There was a show going on in the mercado.
People wearing bright colors and headwraps, pointed hats, cowboy hats, Cat-in-the-Hat style hats.
Faces decorated with painted designs. Piercing calls from day-glo lips.
Walking on stilts, dancing on stilts, slapping stilt-mounted bongo drums, effortless twirls on stilts while swirling large sections of brightly colored fabric.
A colossal fuschia dragon head with bulging yellow eyes, cavernous black nostrils, and knashing white fangs.
All eyes, we sauntered through the cobblestone streets of the mercado, passing all manner of Cuban life…
Boys playing a boisterous game of soccer with a deflated basketball and tattered, homemade goal net with more holes than net…
Women leaning out of high apartment windows hanging laundry…
Jineteros aggressively hassling tourists….
I took a photo of a very old Cuban woman dressed in glowing white with a big red flower blooming from her headwrap.
And I learned the word ‘regalo’ (gift) when every passing Cuban began calling out to me to give the old woman some money in exchange for the photo I took.
I also learned, when I put a pile of quarters into her hand (I had given all my dollars to the ‘Guantanamera’ musician) that, from businesses to beggars, American coins are not accepted in Cuba.
Solo papel. (Only paper)
I got change and, for the rest of the day, kept singles in my front pocket, ready to disperse in exchange for photos.
Big mistake. Huge.
My dollars were all gone within the hour because Cubans are the most riveting, beautiful, photogenic people ever.
Karli, Dana and I split off from the group and wandered aimlessly around the mercado sipping bottles of $1 salty-metal tasting, obviously recycled Gulf seawater we bought from a guy with an ice cooler.
We had only a few sips before chucking it, but even so, this is why I’m here in our room writing & percolating instead of at a Cuban club writhing & gyrating.
Mercado impressions: selling, selling, selling…aggressive vendors hawking books, food, deeply emotional artwork, jewelry, sarongs, carved wooden sculptures & figurines …it was endless in variety of items for sale.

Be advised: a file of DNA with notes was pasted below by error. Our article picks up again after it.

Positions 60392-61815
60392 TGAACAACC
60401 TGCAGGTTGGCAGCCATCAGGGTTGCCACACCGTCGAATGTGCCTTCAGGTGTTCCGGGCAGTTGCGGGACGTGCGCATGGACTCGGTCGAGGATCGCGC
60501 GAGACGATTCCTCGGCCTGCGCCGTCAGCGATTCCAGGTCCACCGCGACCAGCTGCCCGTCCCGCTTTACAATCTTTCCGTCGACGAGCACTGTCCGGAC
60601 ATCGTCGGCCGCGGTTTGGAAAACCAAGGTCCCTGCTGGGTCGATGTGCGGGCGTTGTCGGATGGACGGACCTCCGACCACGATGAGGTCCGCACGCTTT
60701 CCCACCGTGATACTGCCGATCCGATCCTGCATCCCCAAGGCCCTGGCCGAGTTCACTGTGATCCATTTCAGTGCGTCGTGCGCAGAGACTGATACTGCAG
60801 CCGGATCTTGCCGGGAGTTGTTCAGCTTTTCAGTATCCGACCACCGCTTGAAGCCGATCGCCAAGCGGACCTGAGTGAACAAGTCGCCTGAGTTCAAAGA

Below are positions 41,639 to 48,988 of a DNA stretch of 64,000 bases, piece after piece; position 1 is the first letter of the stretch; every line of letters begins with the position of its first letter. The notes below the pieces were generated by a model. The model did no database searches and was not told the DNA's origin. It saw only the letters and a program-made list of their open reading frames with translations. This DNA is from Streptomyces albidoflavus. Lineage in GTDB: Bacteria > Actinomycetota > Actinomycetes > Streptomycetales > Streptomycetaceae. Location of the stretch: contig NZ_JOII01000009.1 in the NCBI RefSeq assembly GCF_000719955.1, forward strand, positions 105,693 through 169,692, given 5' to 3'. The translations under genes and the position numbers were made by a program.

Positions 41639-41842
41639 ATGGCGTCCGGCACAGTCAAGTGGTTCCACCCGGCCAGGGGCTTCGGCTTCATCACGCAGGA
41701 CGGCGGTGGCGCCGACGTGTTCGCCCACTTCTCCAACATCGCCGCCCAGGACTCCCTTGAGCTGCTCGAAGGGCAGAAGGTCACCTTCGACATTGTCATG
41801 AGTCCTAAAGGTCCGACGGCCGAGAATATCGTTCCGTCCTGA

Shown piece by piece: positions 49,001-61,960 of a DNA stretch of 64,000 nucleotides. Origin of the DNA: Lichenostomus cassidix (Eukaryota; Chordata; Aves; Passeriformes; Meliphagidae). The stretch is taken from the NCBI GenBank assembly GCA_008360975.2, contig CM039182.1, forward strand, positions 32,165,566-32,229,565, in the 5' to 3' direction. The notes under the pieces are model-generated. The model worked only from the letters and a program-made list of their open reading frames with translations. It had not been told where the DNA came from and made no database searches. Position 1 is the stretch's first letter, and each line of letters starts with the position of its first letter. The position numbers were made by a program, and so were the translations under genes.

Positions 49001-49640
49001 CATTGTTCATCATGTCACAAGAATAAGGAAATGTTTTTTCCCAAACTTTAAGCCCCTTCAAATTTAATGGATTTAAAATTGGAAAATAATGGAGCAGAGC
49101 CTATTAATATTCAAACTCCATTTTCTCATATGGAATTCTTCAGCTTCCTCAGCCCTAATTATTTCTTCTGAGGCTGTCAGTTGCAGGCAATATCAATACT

As we strolled, we three wide-eyed American girls, we three Charlie’s Angels – a brunette, a red-head, and an ‘exotic’ one – we were ogled by oodles of Cubanos. But not just ogled; Cuban men are vociferously amorous.
We were all but made love to.
It was great.
Because Cuban men are take-me-right-here-right-now sexy. Every time we thought we’d spotted the hottest one on the island, five more would appear. They wooed us relentlessly in their seductive, heavily-accented Cuban Spanish.
We were getting wooed to a pulp.
And loving it!
Our Communist Casanovas were also friendly, patient with our subjunctive-fumbling Spanish (mostly me – Karli’s quite fluent, but Dana doesn’t speak Spanish at all. We had a mad laugh attack when she asked, in honest wide-eyed innocence, “How do you say ‘Yes?’).
The Cubano hunks were also very willing to talk to us about their lives under Fidel – the good & the bad. Some loved Fidel. Some were on the fence. Some hated Fidel.
Just like back home where, depending on which American you ask, Bush is either Moses or Lucifer.
And these Cubans spoke openly to us – no whispers or furtive glances, no fear. Other Cubans joined in the conversation, adding their own sometimes positive/sometimes negative opinions of Fidel and their Communist government.
Where are all the Cubans too terrified for their lives to speak out publicly?
The ones my government keeps cawing about?
Read All Excerpts
“Diary of An American Girl’s Journeys to the Forbidden Land.”